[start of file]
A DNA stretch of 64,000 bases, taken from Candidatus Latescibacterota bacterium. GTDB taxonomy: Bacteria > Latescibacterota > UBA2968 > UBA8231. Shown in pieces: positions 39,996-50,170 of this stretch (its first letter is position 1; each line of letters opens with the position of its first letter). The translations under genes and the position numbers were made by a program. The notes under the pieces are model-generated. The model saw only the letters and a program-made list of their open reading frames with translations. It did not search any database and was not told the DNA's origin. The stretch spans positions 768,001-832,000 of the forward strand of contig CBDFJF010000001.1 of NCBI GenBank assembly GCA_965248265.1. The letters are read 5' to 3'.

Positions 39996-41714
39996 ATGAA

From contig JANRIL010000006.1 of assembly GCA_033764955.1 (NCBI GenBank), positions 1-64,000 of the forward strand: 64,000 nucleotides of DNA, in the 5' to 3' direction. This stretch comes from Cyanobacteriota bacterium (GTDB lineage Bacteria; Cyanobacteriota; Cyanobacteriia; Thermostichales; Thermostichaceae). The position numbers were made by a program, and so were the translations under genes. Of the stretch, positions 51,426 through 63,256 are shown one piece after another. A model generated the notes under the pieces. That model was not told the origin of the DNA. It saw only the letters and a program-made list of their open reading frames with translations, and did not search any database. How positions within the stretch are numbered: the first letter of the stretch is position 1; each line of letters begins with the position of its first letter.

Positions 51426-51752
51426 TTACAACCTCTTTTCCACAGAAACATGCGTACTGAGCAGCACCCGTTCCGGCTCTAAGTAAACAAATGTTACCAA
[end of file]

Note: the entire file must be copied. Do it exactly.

A DNA stretch of 64,000 bases, taken from Candidatus Latescibacterota bacterium. GTDB taxonomy: Bacteria > Latescibacterota > UBA2968 > UBA8231. Shown in pieces: positions 39,996-50,170 of this stretch (its first letter is position 1; each line of letters opens with the position of its first letter). The translations under genes and the position numbers were made by a program. The notes under the pieces are model-generated. The model saw only the letters and a program-made list of their open reading frames with translations. It did not search any database and was not told the DNA's origin. The stretch spans positions 768,001-832,000 of the forward strand of contig CBDFJF010000001.1 of NCBI GenBank assembly GCA_965248265.1. The letters are read 5' to 3'.

Positions 39996-41714
39996 ATGAA

From contig JANRIL010000006.1 of assembly GCA_033764955.1 (NCBI GenBank), positions 1-64,000 of the forward strand: 64,000 nucleotides of DNA, in the 5' to 3' direction. This stretch comes from Cyanobacteriota bacterium (GTDB lineage Bacteria; Cyanobacteriota; Cyanobacteriia; Thermostichales; Thermostichaceae). The position numbers were made by a program, and so were the translations under genes. Of the stretch, positions 51,426 through 63,256 are shown one piece after another. A model generated the notes under the pieces. That model was not told the origin of the DNA. It saw only the letters and a program-made list of their open reading frames with translations, and did not search any database. How positions within the stretch are numbered: the first letter of the stretch is position 1; each line of letters begins with the position of its first letter.

Positions 51426-51752
51426 TTACAACCTCTTTTCCACAGAAACATGCGTACTGAGCAGCACCCGTTCCGGCTCTAAGTAAACAAATGTTACCAA